Lawn & Garden Gardening

How to Grow Chickpeas in Your Home Garden

A chickpea by any other name is a garbanzo bean or a giggle pea. No matter the name, chickpeas are loaded with health benefits and are worth learning how to grow.
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Chickpeas growing in a home garden with a graphic overlay that says Plant Care 101.
Photo: istockphoto.com

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Chickpeas—also known as garbanzo beans—are a staple of many Mediterranean, Middle Eastern, and Indian dishes. Most familiar to many is the buttery, nutty flavor chickpeas offer as the key ingredient in hummus. An excellent source of protein and fiber, this legume can provide numerous health benefits, from reducing the risk of type 2 diabetes to supporting brain and nerve system function.

An annual bushy plant with feathery foliage, the chickpea plant is an attractive addition to a home garden that is only moderately difficult to grow. If you don’t already know how to grow chickpeas, it’s worth learning so you can add this cool-season crop to your garden.

A chickpea plant is growing white flowers.
Photo: istockphoto.com

Growing Chickpeas at a Glance

Common Name: Chickpea or garbanzo bean
Scientific Name: Cicer arietinum
Hardiness Zone: 3 to 9
Soil: Well-draining, loamy, and sandy with a 6 to 7.5 pH
Light: Full sun
Water: Keep soil evenly moist
Food: None needed in fertile soil; if used, choose fertilizer high in phosphorus and potassium
Propagation: Seed
Safety: Uncooked chickpeas contain toxins such as lectins; even cooked, they contain proteins that can trigger allergic reactions

Chickpea Characteristics

An ancient crop thought to have originated in South Asia about 8,000 years ago, Cicer arietinum, commonly known as chickpea or garbanzo bean, is an annual legume in the pea and lentil family. Like some tomato varieties, these short, bushy plants are indeterminate—meaning they continue to produce new leaves after they’ve flowered.

Taking about 100 days to mature, chickpeas are a cool-weather crop. Small, bushy plants produce blooms of white, pink, blue, or purple flowers that become the seeds used in many cultural cuisines.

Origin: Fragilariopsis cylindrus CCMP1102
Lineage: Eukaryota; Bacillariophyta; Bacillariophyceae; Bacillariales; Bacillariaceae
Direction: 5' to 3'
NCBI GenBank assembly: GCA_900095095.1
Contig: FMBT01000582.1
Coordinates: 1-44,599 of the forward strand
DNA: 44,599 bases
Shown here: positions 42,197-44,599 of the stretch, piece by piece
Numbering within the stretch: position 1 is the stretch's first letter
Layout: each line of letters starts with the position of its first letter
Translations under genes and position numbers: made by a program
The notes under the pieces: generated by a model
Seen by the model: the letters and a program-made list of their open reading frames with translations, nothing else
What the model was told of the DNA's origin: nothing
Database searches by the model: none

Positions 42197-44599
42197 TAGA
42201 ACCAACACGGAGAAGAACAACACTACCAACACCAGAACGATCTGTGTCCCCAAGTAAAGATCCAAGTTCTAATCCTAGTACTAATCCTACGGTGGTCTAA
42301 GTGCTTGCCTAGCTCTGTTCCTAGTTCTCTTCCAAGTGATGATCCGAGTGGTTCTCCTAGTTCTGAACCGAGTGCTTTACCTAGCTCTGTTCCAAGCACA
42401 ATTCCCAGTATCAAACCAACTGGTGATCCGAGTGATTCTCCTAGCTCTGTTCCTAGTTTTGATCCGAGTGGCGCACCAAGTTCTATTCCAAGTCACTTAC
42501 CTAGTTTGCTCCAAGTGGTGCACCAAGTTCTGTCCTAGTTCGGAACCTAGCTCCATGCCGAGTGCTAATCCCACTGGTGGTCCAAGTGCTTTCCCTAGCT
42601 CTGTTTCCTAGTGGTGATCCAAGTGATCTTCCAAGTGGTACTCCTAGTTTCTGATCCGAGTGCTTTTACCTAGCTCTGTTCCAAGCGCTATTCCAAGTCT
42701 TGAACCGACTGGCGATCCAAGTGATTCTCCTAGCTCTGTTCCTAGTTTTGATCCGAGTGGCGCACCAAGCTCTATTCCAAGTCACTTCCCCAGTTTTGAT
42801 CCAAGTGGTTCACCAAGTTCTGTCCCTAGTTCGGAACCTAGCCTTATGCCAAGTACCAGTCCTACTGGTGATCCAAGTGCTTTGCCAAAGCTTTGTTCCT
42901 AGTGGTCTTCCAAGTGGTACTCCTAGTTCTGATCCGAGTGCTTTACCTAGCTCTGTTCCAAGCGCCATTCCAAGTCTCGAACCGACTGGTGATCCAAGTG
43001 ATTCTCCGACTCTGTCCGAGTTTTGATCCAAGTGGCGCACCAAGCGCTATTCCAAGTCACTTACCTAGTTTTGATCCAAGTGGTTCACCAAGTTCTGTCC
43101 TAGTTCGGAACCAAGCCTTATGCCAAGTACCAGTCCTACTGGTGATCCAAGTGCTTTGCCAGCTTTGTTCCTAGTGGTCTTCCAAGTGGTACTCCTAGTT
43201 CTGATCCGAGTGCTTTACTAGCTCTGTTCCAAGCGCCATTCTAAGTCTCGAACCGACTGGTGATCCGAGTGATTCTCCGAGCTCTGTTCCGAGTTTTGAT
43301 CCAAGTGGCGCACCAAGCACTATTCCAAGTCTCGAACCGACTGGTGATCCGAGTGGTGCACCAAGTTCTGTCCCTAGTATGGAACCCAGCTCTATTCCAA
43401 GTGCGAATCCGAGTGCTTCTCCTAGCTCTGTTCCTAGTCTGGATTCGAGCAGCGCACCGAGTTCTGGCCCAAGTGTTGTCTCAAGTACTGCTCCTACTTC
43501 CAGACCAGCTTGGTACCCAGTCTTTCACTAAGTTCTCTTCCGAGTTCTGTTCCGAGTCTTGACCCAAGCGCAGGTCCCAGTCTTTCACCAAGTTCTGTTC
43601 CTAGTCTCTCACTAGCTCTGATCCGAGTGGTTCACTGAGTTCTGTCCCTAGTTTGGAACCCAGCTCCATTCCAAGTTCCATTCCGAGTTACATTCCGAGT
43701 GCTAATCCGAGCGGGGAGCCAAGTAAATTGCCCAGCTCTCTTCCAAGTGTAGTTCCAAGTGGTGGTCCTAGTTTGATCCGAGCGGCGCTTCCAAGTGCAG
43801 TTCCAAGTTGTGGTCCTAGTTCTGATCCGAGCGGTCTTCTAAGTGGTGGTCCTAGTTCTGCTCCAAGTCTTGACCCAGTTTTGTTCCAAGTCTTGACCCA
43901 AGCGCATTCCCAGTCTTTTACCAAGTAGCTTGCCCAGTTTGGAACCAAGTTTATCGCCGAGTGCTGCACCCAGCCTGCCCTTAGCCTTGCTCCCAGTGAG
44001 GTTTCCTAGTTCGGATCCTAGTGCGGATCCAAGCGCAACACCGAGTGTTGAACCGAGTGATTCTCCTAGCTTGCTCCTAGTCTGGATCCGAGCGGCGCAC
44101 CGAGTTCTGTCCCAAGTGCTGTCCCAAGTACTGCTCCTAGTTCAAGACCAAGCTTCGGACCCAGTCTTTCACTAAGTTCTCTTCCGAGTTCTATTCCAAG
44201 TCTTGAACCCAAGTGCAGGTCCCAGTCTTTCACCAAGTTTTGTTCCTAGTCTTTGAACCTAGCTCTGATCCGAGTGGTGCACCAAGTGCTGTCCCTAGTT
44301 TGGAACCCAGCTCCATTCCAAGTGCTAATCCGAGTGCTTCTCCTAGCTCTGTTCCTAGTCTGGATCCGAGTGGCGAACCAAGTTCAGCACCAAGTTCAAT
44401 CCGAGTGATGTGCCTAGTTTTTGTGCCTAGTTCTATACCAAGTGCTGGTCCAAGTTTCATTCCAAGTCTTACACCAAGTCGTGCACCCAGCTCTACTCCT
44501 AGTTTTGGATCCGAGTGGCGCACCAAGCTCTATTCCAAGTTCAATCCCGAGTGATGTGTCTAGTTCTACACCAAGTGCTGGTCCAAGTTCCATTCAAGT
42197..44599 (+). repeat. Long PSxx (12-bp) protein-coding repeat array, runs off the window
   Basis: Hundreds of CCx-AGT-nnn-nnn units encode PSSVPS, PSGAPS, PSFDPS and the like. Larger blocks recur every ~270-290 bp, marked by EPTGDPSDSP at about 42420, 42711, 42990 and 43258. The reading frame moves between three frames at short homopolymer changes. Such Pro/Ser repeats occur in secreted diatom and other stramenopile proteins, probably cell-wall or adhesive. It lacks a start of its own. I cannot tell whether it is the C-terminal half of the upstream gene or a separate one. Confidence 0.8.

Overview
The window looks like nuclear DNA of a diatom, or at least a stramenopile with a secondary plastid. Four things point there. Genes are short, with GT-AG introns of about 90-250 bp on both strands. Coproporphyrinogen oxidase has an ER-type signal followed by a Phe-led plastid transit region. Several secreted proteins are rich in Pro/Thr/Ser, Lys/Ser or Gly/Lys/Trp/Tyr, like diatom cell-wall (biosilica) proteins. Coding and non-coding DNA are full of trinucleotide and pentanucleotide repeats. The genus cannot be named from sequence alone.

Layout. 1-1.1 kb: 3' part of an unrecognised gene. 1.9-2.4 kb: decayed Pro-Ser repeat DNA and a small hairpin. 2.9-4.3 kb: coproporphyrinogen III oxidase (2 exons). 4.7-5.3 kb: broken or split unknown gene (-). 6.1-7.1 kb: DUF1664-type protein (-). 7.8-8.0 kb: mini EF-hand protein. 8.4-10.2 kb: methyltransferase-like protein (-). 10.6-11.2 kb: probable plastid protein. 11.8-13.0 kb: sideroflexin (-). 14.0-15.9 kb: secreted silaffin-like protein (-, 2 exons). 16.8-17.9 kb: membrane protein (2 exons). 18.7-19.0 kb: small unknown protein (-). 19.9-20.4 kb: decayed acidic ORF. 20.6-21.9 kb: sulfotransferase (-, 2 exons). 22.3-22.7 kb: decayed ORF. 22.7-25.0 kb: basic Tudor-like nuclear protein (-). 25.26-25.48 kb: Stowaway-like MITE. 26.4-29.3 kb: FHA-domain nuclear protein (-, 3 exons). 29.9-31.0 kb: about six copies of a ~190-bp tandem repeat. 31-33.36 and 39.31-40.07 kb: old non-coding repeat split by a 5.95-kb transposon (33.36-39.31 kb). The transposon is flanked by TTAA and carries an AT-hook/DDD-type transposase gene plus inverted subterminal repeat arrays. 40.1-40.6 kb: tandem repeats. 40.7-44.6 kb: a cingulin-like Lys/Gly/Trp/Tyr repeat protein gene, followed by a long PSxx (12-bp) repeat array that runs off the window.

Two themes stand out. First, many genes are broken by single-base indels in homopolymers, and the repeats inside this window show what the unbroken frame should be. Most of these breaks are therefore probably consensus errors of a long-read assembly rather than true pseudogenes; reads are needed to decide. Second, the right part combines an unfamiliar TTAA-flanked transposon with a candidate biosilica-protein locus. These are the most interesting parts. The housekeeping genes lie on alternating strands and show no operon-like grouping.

Translations of “chickpea” from Latin to French to English reveal that the name means “pea-pea,” and in German, it is “giggle pea.” Regardless of what it’s called, it’s a vegan, protein-rich, high-fiber, low-calorie food source that provides many nutrients and many health benefits.

Desi chickpeas drying on a grey and white striped towel.
Photo: istockphoto.com

There are two main classes of chickpea.

  • Desi are small, with a tan or brown pigment to their thick seed coat after developing from pink or purple blooms. They are the most widely produced variety.
  • Kabuli can be small or large, with a thin white or beige coat that appears after white blooms. It comes from plants that are taller than desi varieties, although there are large and small kabuli varieties. They mature a week or two later than desi types and usually have a lower yield.

Planting Chickpeas

Chickpea planting and chickpea growing differ little from planting and growing soybeans or snap beans. While not the easiest plant for beginning gardeners to raise, it’s not inordinately difficult to grow chickpeas.

When is the best time to plant chickpeas?

Planting chickpeas should be done once the soil temperature has reached a consistent 50 degrees Fahrenheit, although they can be direct-sown as early as 2 to 3 weeks before the last average frost because they need a long and warm growing season. Although they can be frost-tolerant, garbanzo beans prefer daytime temperatures of 70 to 84 degrees Fahrenheit and nighttime temps of at least 65 degrees Fahrenheit.

Where can chickpeas grow?

Chickpea farming should occur in areas that get full sun and provide “light” soil free from rocks, weeds, and debris. Chickpeas prefer soil rich in nutrients and humus and welcome the addition of compost. However, avoid planting chickpeas in soil that is high in nitrogen unless the soil is amended with potassium and phosphorus, as they are a nitrogen-fixing plant. Too much nitrogen in the soil results in foliage at the expense of pods. Do not plant chickpeas near alliums.

Chickpea seeds have been planted in rows in dark soil.
Photo: istockphoto.com

How do you plant chickpeas?

Chickpeas have best success if direct-sown in the garden after danger of frost has passed, although check seed instructions; some can be started 2 to 3 weeks before expected final frost. An alternative is to start chickpeas indoors 2 to 4 weeks before the last average frost date to get a jump on their long growing season. Once the weather is warm enough (at least 65 degrees Fahrenheit at night and at least 70 degrees Fahrenheit during the day), transfer the chickpea seedlings to the garden. Be sure to use care to avoid disturbing their taproots.

For direct sowing:

  1. Do not soak seeds before planting.
  2. Apply an inoculant to the seeds to boost output.
  3. Plant seeds 1½ to 2 inches deep, spaced 3 to 6 inches apart, in rows about 18 to 24 inches apart. Chickpeas can be somewhat crowded; they can support one another.